Editorial of May 2024

By the Alessandra Silveira (Editor)

“Europe is mortal”: recovering the original impetus for loyal co-operation of Article 4(3) TEU

Last April 25, while the Portuguese were celebrating the 50th anniversary of their democracy, French President Emmanuel Macron delivered a speech at the Sorbonne University urging the European Union (EU) to urgently rethink its economic and defence models, otherwise it will become irrelevant on the world stage value-wise – that is the meaning of the metaphor according to which the Europe we have come to know could die.[1] The rules of the game have changed on several fronts – including geopolitics, economy, trade and culture – and in this context, the “European way of life” is under threat and could fall into decay. Moreover, fighting Western values is the more or less declared plan of those who want a new illiberal international order.

Russia’s invasion of Ukraine marks the beginning of a new phase for European integration, the shape of which is not yet fully understood. But one thing is certain: in this new phase, loyal co-operation between European institutions and Member States – as well as their loyalty to each other – is particularly important. This is not a time for friction or dispute between Europeans and their representatives, because in the face of the barbarity of war, what is at stake is always of an existential nature. In other words, it is always a matter of life and death, also for European values and their relevance in the world. Against this backdrop, it is important to identify the new winds that are blowing across the relations of articulation and interdependence between the legal-constitutional order of the EU and the legal-constitutional order of the Member States.

Since October 2022, it has become clear that the European Commission’s strategy for protecting EU law has been changing. In a communication entitled “Enforcing EU law for a Europe that delivers”, the European Commission focuses on strengthening the idea of political cooperation, seeking to avoid the use of reactive instruments and sanctions. There is a whole new way of looking at the infringement procedure, for example by deepening the pre-litigation phase of the procedure, since non-compliance with EU law is mainly due to purely technical reasons – which are largely avoidable.[2]

The European Commission is now focusing on presenting reports aimed at increasing transparency and monitoring, in order to encourage Member States to move more quickly towards compliance with EU law. Today more than 90% of infringement cases are resolved before they are referred to the Court of Justice of the European Union (CJEU). This is because the Commission anticipates difficulties in applying European legislation even before it enters into force. And support systems are mobilised beforehand in the form of practical guidelines, meetings and training sessions, always with the aim of standardising the application of European legislation. In other words, the Commission’s tone has changed – and this is also evident in the case law of the CJEU.

Let us consider a specific example. For some time now, legal scholars have been urging the CJEU to change its case law on direct effect, which is perhaps a kind of  “infantile disease” of the European legal order, with no justification in a mature and autonomous legal system. [3] In this sense, it is high time to recognise that national judges should apply EU law in exactly the same way as they apply domestic law, free from the constraints of precision and unconditionality on which the direct effect of European provisions depends.

It is not expected that the CJEU will change its consolidated case law on direct effect. In any case, the CJEU has recently been focusing more decisively on interpretation in accordance with EU law – this is the first exercise to be carried out by the national authorities. Direct effect will only be relevant when interpretation in accordance with EU law is not possible, and only then will the possibility of disapplying the national provision that is incompatible with EU law be considered. Yet the national court is not obliged, on the sole basis of EU law, to disapply a provision of its national law that is contrary to a European provision that does not enjoy direct effect. If national law allows this possibility, EU law obviously has no objection. But the primacy of EU law alone is not enough to disapply a national provision that is incompatible with a European provision that does not fulfil the necessary conditions to enjoy direct effect.[4]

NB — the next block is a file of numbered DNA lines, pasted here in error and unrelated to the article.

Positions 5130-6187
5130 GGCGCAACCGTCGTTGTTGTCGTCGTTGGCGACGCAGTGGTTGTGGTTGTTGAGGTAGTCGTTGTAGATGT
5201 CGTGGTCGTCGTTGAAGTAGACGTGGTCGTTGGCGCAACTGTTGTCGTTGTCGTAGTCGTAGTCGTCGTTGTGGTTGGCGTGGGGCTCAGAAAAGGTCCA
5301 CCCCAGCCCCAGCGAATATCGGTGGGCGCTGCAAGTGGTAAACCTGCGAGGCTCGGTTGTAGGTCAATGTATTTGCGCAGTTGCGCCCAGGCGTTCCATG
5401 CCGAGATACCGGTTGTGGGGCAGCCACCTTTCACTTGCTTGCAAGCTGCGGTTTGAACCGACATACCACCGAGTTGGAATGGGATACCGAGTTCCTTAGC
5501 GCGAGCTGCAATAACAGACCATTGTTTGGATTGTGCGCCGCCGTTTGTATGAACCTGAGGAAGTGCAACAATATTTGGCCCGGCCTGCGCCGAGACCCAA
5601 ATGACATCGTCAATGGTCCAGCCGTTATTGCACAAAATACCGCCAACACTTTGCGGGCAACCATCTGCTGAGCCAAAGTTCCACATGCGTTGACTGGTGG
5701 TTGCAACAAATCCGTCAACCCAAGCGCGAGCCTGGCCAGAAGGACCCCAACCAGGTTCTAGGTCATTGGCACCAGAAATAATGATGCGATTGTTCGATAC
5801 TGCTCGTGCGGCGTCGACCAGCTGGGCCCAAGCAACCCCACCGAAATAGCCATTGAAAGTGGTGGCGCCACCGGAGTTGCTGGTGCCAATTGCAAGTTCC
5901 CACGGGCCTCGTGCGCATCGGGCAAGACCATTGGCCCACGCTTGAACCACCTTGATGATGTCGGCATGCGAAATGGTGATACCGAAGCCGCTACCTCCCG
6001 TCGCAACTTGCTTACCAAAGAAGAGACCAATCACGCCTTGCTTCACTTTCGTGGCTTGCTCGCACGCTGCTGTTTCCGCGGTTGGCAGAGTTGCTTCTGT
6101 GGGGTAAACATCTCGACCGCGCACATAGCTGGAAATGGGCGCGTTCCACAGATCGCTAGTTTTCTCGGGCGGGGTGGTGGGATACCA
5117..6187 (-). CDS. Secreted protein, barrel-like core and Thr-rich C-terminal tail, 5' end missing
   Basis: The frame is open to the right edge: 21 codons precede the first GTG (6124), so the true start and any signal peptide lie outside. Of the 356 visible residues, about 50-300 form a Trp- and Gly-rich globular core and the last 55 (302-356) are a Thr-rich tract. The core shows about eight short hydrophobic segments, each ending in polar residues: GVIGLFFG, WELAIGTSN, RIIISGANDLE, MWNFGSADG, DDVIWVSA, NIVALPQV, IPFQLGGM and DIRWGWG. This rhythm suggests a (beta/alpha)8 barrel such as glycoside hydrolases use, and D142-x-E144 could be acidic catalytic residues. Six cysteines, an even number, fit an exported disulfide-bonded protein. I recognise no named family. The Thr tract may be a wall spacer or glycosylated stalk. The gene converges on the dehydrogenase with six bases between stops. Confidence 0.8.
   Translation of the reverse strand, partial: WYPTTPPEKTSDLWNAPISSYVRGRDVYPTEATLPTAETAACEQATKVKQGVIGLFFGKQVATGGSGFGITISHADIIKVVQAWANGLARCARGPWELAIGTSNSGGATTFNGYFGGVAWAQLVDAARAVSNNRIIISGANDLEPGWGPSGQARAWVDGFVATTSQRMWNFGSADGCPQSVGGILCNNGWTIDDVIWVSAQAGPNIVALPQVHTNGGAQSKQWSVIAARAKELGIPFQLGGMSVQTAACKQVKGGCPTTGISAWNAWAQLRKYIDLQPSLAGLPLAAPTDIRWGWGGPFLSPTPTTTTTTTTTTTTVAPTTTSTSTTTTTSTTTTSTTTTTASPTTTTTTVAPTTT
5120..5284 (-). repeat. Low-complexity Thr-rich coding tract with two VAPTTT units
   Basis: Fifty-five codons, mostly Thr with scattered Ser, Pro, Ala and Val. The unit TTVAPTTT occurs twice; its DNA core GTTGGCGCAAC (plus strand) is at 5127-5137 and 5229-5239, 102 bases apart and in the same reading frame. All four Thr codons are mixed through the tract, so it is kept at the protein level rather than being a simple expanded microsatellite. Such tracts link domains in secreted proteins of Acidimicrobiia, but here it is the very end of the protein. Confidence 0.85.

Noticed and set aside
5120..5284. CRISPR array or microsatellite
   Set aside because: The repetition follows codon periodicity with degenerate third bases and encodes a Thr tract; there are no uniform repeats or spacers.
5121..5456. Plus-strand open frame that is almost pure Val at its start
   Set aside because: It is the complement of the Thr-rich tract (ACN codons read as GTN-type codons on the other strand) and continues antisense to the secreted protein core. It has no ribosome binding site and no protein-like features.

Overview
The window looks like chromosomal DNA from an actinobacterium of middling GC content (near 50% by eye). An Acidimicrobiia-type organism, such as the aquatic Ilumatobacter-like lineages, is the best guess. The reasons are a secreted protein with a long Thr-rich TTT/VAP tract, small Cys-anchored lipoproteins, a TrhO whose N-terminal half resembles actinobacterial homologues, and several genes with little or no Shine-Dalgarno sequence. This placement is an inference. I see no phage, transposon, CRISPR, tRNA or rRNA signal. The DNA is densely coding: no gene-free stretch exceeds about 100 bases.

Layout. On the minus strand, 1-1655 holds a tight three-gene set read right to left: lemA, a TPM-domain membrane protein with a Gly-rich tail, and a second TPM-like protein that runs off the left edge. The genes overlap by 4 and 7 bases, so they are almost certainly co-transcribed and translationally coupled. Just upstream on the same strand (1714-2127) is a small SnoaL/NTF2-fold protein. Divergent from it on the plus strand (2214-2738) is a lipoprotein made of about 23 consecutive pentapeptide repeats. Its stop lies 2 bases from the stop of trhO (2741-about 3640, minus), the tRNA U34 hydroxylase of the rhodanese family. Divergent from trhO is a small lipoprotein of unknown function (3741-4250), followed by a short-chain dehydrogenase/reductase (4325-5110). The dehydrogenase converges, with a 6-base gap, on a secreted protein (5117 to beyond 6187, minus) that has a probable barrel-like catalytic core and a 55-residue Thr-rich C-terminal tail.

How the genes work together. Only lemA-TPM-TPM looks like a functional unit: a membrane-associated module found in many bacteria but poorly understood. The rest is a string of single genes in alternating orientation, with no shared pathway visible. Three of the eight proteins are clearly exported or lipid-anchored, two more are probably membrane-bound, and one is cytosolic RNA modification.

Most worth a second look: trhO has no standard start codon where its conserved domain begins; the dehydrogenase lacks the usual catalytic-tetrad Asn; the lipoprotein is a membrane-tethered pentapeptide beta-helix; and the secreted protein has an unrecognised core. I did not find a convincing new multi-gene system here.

This may seem like a step backwards in affirming the primacy of EU law, but it is not.

Apparently, the idea is that i) setting aside national rules that are incompatible with EU law, which was essential at the start of the integration process, is now seen as subsidiary and exceptional; and that ii) the CJEU should be called upon to intervene via a reference for a preliminary ruling, when the national court deems it necessary, in order to recognise the direct effect of European provisions, with a view to guaranteeing they are applied in an uniform manner. In fact, that was precisely the aim of recognizing the direct effect of Article 19(1) 2nd paragraph TUE[5] which recognizes that Member States shall provide remedies sufficient to ensure effective legal protection in the fields covered by Union law.

After all, the CJEU has urged the national legal order to create its own instruments for the removal of national rules that are incompatible with EU law when interpretation pursuant to EU law is not possible – because, for example, interpretation in conformity would lead to a contra legem result.

This co-operative appeal by the CJEU has had an effect in Portugal. The “Agenda for Justice Reform” – originally in Portuguese, “Agenda da Reforma da Justiça” – presented in March 2023 by the “Trade Union Association of Portuguese Judges”, puts forward proposals to bring into the Portuguese judicial process some specific stages of weighting the relevance of applicable EU law.[6] In other words, the Portuguese judges are asking the Portuguese legislator to expressly regulate the adversarial proceedings on relevant questions of EU law. The Portuguese judges recognise that there are weaknesses in the practical implementation of EU law and attribute them to a habit of judges focusing almost exclusively on national law. Since it would be very difficult to counter this trend in any other way, especially since this would mean changing the very way EU law is taught in Portuguese law schools, the judges are calling for EU law solutions to be “nationalised” in some way. Again, this is ultimately in line with the CJEU’s inclination, according to which national legal order should create its own instruments for the removal of national rules that are incompatible with EU law, without this depending on the direct effect of the European provision with which those national rules contrast. And in this way national authorities are freeing themselves from the shackles of direct effect that was so useful in the past.